Plant Markers Made Easy

nematoadMarch 3, 2006

I raise all my veggies and most of my annual flowers from seed under lights in my basement, so I've always needed lots of plant markers. Up until last year I was always saving empty bleach bottles and Cool Whip containers for the white plastic that they are made of so I could cut them into strips that I could write plant names on with a fine point permanent marker. Well last year when my daughter was moving, she took down her vinyl mini blinds and threw tham away. When my eyes fell on them, my first thought was "How could I NOT have thought of this before!?". I brought them home and cut up several hundred 3 inch pieces and now I have LOTS of plant and pot markers with a whole lot less work. Some I cut longer and use them as row and plant markers in the veggie garden.

I know that many of you have probably thought of this before, but I have never seen it posted on any gardening website or in any magazine. Just thought I share my handy little "tip".

John

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dangsr(N Fla)

Hi John Im glad you found the slats now let me add a little tip to make it better. I have been useing the slats for several years but just about 3 months ago I found that to use a SHARPIE pin to write with will not fade unless it is in the sun I write on mine then put the writing just under the soil line. HAPPY GARDENING

    Bookmark   March 4, 2006 at 3:47PM
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southern(z7 Al.)

i use paint markers. they last a lot longer than sharpies.

    Bookmark   March 5, 2006 at 10:35PM
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maineman(z5a ME)

What are paint markers?

MM

    Bookmark   March 19, 2006 at 4:53PM
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soycandle(IN 5)

I'm a teacher at a middle school. The cooks in the kitchen don't hand out the little flat wooden spoons that come with yogurt and icecream cups since the kids already have spoons. Instead they save them and are so glad to get rid of them...great plant markers. Ask your local cafeteria if they'll do the same for you.

Lynn

    Bookmark   March 26, 2006 at 8:02AM
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need4nature(z5bOH)

I like the idea of the blinds. I unfortunately used wooden popscicle sticks - mistake! Mold started growing. I didn't have anything to cut up and then remembered the leftover plastic spoons from my son's party. Excellent! Wrote on them with a sharpie and were good to go! need4nature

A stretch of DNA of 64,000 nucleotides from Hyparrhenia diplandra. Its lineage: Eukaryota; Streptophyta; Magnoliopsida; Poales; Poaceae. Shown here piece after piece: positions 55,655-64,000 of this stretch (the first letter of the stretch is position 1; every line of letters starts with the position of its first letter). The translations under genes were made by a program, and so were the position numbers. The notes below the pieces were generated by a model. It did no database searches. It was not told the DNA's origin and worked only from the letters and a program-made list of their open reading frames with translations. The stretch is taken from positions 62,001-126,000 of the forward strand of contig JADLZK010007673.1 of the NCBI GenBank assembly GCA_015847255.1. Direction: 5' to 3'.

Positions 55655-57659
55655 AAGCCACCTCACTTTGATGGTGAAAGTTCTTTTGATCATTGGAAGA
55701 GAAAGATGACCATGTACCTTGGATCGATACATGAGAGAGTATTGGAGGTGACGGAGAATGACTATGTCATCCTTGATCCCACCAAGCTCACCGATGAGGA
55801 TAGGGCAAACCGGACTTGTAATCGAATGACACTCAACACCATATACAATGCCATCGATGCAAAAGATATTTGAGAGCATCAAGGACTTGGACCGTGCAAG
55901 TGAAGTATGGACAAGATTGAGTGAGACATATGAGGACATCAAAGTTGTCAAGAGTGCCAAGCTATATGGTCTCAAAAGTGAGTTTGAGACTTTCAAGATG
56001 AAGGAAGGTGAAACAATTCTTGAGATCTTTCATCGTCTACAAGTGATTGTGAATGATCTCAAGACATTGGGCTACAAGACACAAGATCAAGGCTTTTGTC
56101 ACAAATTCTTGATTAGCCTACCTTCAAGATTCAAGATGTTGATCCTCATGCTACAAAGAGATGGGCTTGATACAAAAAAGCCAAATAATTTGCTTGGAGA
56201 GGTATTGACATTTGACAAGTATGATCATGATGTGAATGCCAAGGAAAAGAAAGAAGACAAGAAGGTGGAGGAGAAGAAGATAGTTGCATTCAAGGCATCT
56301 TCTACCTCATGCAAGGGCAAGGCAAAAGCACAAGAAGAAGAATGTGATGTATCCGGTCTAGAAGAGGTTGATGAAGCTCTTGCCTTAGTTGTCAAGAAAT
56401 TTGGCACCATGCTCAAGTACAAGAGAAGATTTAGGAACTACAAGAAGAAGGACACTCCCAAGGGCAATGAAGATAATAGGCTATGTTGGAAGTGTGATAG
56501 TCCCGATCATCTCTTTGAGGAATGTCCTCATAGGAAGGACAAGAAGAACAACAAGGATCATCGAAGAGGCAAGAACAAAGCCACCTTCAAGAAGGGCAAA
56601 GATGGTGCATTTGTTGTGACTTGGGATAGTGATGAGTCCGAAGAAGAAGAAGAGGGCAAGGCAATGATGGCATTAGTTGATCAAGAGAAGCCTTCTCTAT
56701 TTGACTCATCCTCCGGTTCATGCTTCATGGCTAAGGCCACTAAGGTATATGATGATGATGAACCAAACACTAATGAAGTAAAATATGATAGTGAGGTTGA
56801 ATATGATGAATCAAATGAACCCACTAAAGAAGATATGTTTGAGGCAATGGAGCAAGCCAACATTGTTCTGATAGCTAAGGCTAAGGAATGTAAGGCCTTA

Bookmark   March 27, 2006 at 9:23AM
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kkazland(5)

I use those white plastic knives from the grocery store and write on them with a sharpie. Works great, and goes into the ground fairly easily!

    Bookmark   March 27, 2006 at 5:37PM
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beetle_2007(3)

you all are soo smart!! Wish i had thought of plastic knives or blind slats!! [been cutting plastic lids etc. Thanks for the good tips1

    Bookmark   January 20, 2007 at 10:34PM
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mudbug43(z9 La)

I use a #2 pencil. I find it works better than a Sharpie. You can also erace and then re-use the plastic marker.

    Bookmark   May 17, 2007 at 11:45PM
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brenan(7)

What timing! I'm shopping around for a new window blind to replace the tattered one in the bathroom. I'll be sure not to throw away the old one!

    Bookmark   May 18, 2007 at 8:56PM
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shirleywny5(5)

I have been using the blinds for many years. Another tip is to cut the slat in half lengthwise. They don't have that curved effect and fit better into the little cell packs. Also, much better to use a #2 pencil as it never fades and you can erase if need be.

    Bookmark   May 27, 2007 at 7:37AM
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neoguy

Yep, mini blinds work great. I saw them in use at a community garden back 06, the Master Gardeners were using them. Since I have german shepard that wants to eat the mailman I have plenty of broken mini blinds.

    Bookmark   November 16, 2007 at 1:50PM
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dcarch7

I use Excel spread sheet to print labels on adhesive labels, then I put the labels on plastic plant stakes after i spray the labels with clear paint to water proof them.

Why?

1. You will never have to write on labels again, unless you plant new verieties. You can print hundreds and hundreds.
2. The same data can be used to print on small labels for seed starting and later on big labels after you transplant the seedling in ground.
3. You can print many colors to help identify groups.
4. Once you have enter the seed data, you can eaily sort them by any category you want, ie. where you got the seeds from, where you have send seeds to, date of planting, date of seed starting, quantity of harvest, date of first blossom, fruiting, ripening,---- then keep the record year after year.
5. For those of you who sell seedlings, you know you can get more money if the labels look more professional.

You can also add pictures to each veriety.

You can alphabetize your seeds, you can sort the entire seed selection by height, by color, determinate, indeterminate ------ whatever.

I have not had to write anything for many years now.

dcarch

    Bookmark   November 16, 2007 at 4:21PM
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foxd(z5b/6a)

I use the commercial plastic plant labels and a label maker that prints on TZ type tape. I can make very professional looking labels cheaply that won't fade in the sun and resist weather.

    Bookmark   November 17, 2007 at 1:03PM
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